The book is in the late stages of preparation, and will appear in the flesh in about the middle of November. To make sure you get yours as soon as it's ready, you can pre-order it now.

Pre-order now from 
Save almost 25% off the cover price!

It's $14.58 today, but Amazon sets the final price...

April linkfest

It's time for our regular linkfest!

There's a new book in town... Rob Simm and Mike Bacon have put together a great-looking text on seismic amplitude intepretation (Cambridge, 2014). Mine hasn't arrived yet, so I can't say much more — for now, you can preview it in Google Books. I should add it to my list.

Staying with new literature, I started editing a new column in SEG's magazine The Leading Edge in February. I wrote about the first instalment, and now the second is out, courtesy of Leo Uieda — check out his tutorial on Euler deconvolution, complete with code. Next up is Evan with a look at synthetics.

On a related note, Matteo Niccoli just put up a great blog post on his awesome perceptual colourmaps, showing how to port them to matplotlib, the MATLAB-like plotting environment lots of people use with the Python programming language.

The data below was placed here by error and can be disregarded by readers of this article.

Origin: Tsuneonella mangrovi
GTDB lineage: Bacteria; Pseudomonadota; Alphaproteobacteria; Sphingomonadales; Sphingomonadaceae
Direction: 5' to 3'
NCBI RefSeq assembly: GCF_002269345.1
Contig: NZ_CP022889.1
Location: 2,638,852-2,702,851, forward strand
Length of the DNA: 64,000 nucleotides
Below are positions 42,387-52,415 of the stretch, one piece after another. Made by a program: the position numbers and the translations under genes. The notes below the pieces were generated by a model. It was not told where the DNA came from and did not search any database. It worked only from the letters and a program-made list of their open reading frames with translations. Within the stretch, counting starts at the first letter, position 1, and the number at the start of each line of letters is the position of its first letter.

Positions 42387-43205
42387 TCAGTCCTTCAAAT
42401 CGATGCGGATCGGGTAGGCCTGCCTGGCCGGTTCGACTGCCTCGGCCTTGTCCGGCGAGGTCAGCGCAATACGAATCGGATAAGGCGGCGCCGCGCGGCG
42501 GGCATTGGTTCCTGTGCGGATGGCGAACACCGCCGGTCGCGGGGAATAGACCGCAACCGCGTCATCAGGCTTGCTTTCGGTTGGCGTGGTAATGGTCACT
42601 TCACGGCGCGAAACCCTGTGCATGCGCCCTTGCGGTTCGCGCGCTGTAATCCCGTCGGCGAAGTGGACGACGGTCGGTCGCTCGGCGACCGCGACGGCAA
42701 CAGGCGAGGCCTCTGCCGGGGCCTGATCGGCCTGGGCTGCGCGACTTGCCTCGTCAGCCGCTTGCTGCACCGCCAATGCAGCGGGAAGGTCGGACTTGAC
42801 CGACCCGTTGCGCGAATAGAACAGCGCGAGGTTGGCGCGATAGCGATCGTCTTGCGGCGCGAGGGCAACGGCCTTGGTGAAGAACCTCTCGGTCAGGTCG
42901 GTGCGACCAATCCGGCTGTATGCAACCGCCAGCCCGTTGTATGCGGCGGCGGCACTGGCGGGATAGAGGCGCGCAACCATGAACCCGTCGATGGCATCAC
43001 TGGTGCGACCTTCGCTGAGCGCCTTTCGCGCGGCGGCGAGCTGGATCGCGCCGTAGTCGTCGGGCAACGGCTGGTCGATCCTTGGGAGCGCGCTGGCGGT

Dolf Seilacher, the German ichnologist and palaeontologist, died 4 days ago at the age of 89. For me at least, his name is associated with the mysterious trace fossil Palaeodictyon — easily one of the weirdest things on earth (right). 

Geoscience mysteries just got a little easier to solve. As I mentioned the other day, there's a new place on the Internet for geoscientists to ask questions and help each other out. Stack Exchange, the epic Q&A site, has a new Earth Science site — check out this tricky question about hydrocarbon generation.

And finally, who would have thought that waiting 13 years for a drop of bitumen could be an anticlimax? But in the end, the long (if not eagerly) awaited 9th drop in the University of Queensland's epic experiment just didn't have far enough to fall...

If you can't get enough of this, you can wait for the 10th drop here. Or check back here in 2027.